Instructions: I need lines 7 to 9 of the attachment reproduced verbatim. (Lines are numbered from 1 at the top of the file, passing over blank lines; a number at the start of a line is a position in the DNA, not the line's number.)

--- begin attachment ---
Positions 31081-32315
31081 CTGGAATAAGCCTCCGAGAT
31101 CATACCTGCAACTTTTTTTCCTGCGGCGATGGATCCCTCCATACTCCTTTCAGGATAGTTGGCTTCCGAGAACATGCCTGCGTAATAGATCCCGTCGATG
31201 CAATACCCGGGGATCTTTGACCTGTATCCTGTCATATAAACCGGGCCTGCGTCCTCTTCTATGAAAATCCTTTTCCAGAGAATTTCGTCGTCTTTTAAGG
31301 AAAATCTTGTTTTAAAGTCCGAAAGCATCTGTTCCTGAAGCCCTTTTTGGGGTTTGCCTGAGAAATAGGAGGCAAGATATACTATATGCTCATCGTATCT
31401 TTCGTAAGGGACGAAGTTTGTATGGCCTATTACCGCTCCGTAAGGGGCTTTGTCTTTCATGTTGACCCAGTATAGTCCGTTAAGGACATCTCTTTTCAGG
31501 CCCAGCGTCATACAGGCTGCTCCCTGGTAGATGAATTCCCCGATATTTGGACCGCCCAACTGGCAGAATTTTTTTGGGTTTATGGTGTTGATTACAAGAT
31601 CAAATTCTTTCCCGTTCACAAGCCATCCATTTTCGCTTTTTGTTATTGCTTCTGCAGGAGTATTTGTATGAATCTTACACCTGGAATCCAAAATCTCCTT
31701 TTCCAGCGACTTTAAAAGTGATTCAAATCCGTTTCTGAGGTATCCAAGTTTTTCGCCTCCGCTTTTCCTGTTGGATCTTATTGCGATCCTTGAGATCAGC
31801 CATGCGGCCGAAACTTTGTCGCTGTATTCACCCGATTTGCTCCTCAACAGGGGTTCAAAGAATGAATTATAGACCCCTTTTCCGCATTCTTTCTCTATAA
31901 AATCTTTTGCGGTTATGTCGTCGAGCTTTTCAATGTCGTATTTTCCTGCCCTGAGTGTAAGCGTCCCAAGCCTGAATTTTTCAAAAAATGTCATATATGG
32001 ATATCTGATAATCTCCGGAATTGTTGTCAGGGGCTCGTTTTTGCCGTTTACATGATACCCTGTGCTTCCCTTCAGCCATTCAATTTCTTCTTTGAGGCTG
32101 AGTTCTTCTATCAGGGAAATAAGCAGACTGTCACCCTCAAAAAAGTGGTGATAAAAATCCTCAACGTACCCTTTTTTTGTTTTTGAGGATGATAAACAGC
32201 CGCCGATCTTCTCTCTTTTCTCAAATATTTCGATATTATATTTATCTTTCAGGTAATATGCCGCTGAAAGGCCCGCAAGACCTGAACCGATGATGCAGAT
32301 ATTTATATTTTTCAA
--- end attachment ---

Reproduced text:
31501 CCCAGCGTCATACAGGCTGCTCCCTGGTAGATGAATTCCCCGATATTTGGACCGCCCAACTGGCAGAATTTTTTTGGGTTTATGGTGTTGATTACAAGAT
31601 CAAATTCTTTCCCGTTCACAAGCCATCCATTTTCGCTTTTTGTTATTGCTTCTGCAGGAGTATTTGTATGAATCTTACACCTGGAATCCAAAATCTCCTT
31701 TTCCAGCGACTTTAAAAGTGATTCAAATCCGTTTCTGAGGTATCCAAGTTTTTCGCCTCCGCTTTTCCTGTTGGATCTTATTGCGATCCTTGAGATCAGC